1. 1. From the field eLearning and Social Networking in Mentoring Processes to Support Active AgeingAuthor Mentoring is a human resources development process often used to induct, introduce and guide staff into places of employment.Ileana Hamburg, Institutefor Work and Technology/WH Training people on the job or using elderly people as mentors can be organised to ad-Gelsenkirchen, Germany dress aspects like skill shortage in organisations, recruiting and retaining personal withhamburg@iat.eu the necessary knowledge and active involvement of older people. In this paper we present some aspects of mentoring, particularly the ICT support of such process andTags give examples.mentoring, ICT support,communities, social media,active ageing 1. Introduction Mentoring has been used in Europe for a long time. It is a human resources development process often used to induct, introduce and guide staff into places of employment. (Edelkraut & Graf, 2011; Johnson & Ridley, 2008) However, over recent decades the utilization of these concepts has also been shaped with regard to worldwide phenomena of demographic change. In this paper we use it relating to active ageing concepts. The effects of demographic ageing will be felt all across Europe and will have significant so- cial, economic and budgetary consequences (European Commission, 2011). It is not sure that economic, social and educational models of the past fifteen years will be able to face up to these changes. Organisations recognise today that it is often difficult to recruit and retain personal with the necessary knowledge and that active involvement of older people can bring economic and social value to society. They can make direct contribu- tions as volunteers, workers, informal careers and consumers and this maintains older peo- ple motivation, sense of feeling valued and contributes to avoid social isolation and many of its associated problems and risks. Mentoring altering people on the job or using elderly people as mentors can be organised to address these aspects. Mentoring on the job (at work place) is a complex process involving not just guidance and suggestion from mentors to mentees (protégés), but also the development of autonomous skills, judgments, personal and professional mastership, expertise, trust and selfconfidence over the time. It is particularly important for mentees with special needs like these with dis- abilities or elderly ones to support them in utilization of their resources (knowledge, skill, ap- titude) and to socially integrate them also into the work and social life (Breipohl & Hamburg, 2011; Kram, 1985). The company can have benefits from mentoring by a quick introduction of the mentee into formal and informal company structures and demands, dissemination of technical or internal ing earn eLearning Papers • ISSN: 1887-1542 • www.elearningpapers.eueL ers 29 u ers.e gpap .elea rnin n.º 29 • June 2012Pap www 1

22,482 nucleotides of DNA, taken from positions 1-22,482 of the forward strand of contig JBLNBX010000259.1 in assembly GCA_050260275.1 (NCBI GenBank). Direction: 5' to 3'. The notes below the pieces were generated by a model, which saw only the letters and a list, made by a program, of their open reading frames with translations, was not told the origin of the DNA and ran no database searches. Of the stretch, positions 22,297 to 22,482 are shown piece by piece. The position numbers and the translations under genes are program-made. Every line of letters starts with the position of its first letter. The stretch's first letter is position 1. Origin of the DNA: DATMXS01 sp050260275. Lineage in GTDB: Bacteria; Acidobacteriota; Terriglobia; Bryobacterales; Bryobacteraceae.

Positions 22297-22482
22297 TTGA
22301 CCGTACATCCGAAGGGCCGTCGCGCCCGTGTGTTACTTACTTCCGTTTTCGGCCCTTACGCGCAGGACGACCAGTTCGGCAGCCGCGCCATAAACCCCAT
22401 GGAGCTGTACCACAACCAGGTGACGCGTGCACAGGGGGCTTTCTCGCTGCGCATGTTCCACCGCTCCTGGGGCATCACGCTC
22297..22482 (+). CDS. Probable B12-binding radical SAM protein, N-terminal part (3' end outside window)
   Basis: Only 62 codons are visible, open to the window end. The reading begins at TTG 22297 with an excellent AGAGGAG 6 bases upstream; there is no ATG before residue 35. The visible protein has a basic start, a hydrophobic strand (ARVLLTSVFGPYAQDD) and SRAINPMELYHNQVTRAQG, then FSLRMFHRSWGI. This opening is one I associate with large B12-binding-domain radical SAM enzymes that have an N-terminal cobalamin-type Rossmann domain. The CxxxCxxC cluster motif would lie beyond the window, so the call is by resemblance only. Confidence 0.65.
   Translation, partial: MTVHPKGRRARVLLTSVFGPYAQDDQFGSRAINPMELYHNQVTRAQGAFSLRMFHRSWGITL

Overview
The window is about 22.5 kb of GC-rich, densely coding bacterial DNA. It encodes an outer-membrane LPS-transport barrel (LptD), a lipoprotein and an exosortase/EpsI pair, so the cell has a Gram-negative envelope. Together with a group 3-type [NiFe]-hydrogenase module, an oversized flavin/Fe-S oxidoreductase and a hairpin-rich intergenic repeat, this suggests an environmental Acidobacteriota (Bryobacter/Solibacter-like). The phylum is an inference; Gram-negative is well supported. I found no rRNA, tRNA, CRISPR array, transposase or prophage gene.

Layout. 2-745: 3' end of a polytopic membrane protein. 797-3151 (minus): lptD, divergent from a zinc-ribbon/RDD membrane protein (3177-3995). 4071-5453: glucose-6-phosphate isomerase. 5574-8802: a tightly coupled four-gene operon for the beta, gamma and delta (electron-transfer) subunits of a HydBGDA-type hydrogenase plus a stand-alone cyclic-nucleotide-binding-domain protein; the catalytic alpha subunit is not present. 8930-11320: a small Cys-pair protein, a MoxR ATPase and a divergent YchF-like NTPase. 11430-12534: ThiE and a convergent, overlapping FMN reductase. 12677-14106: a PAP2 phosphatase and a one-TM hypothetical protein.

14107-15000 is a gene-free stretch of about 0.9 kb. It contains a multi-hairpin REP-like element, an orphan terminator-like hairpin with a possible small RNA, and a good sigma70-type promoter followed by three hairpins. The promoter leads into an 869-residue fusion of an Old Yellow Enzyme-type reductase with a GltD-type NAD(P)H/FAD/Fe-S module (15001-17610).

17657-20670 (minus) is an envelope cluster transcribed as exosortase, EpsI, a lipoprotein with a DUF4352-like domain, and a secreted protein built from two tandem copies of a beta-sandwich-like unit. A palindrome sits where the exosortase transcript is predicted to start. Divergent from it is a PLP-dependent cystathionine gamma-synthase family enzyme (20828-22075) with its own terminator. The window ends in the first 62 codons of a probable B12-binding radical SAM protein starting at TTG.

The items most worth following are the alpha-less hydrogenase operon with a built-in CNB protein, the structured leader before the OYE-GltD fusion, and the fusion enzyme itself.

2. 2. From the fieldknowledge, training of social competence of the mentee and Social media, particularly based on Web 2.0 ((O’Reilly, 2005),the mentor. i.e., media which supports social interactions and social knowl- edge transfer, can be used to develop such systems taking manyMentees have the opportunity to meet with a trusted person different forms, including internet forums, weblogs and wikis.to enter into a work place quickly and to cope with initial prob- The technical skills needed to use social media are rather low.lems to discuss and resolve emerging job problems of genuinenature and in relation to the individual needs. They learn setting ICT supported mentoring in a social network like a mentoringrealistic goals and achieving them, enhance their skills and thus oriented Community of Practice (CoP) (Wenger et al., 2002;their future career opportunities and prospects in the future, Hamburg et al., 2008) has a number of benefits:can build social relationships or interactions and contacts new • Provision of a 24 hour access of saved knowledge, for onlinecommunication partners. training material and communication • Accessible anywhere with internet availabilityA mentor should possess competence like: • Provision of a platform even if face-to-face communication • Social Competences (particularly interest, motivation, is not possible awareness, (verbal and non-verbal) communication, apti- tude, empathy and engagement skills). • Learning assessment and progress monitoring of the men- tor-mentee relationship. • Professional Competences (responsibility standards in knowledge and skill). Although eLearning in an ICT supported CoP ((Johnson, 2001) • Operating Competences according to ethical and profes- allows for “anytime, anywhere” access to learning content, sional standards and to know the boundaries when engag- unsolved difficulties and misunderstanding of online learning ing with mentees. can frustrate mentees particularly elderly ones. One exampleThe training, the mentors receive in order to achieve such com- is “Provision of a 24 hour access for online training material andpetences, means for them enhancement of their training and communication”. If this aspect is not clarified, the student’s anx-counselling skills, development of their role within the compa- iety increases sitting at the computer and waiting for an answerny, possibility to share their professional experiences with oth- to their questions or messages.ers, exchange of experience with other mentors by using, e.g., Other aspects are trust and the depth of relationships. Face-a social network to-face interaction and socialisation processes consolidate theElderly people can also be mentors for newcomers in a com- relations between members and group membership. Trust ispany or they can work as volunteer’s mentors i.e. within social important for knowledge sharing in a network and this developsnetworks. primarily through face-to-face interactions. A trust relationship has to be established online, if this approach will be used in the2. ICT supported mentoring project on a regular basis by the mentors and mentees. So tradi- tional elements of monitoring/mentoring have to be affiliated.The using of flexible learning methods like eLearning, of ad- Experience from our projects demonstrates the need for a con-vanced social connectedness and social network activities with- stant presence of experienced and qualified mentors in the ICTin the mentoring process supports active ageing by increased supporting system. Often elderly mentees feel isolated whenintegration and social life. This process can be supported by they are enrolled in completely eLearning courses.an ICT-based platform, particularly one based on social mediaand Web services allowing mentors and mentees (aged people) ICT supporting system should be used in a context so that per-to learn online, to communicate and collaborate, and to share sonal issues, which are not suitable for the online environment,knowledge and other different pathways to assess learning pro- do not become accessible for all. It should support real mentor-cesses. ing and not be understood as a supervisory tool.Such ICT approach supports different learning abilities of stu-dents and overcomes the limitations in time or space etc. of tra-ditional face-to-face training, ing earn eLearning Papers • ISSN: 1887-1542 • www.elearningpapers.eu eL ers 29 u ers.e gpap .elea rnin n.º 29 • June 2012 Pap www 2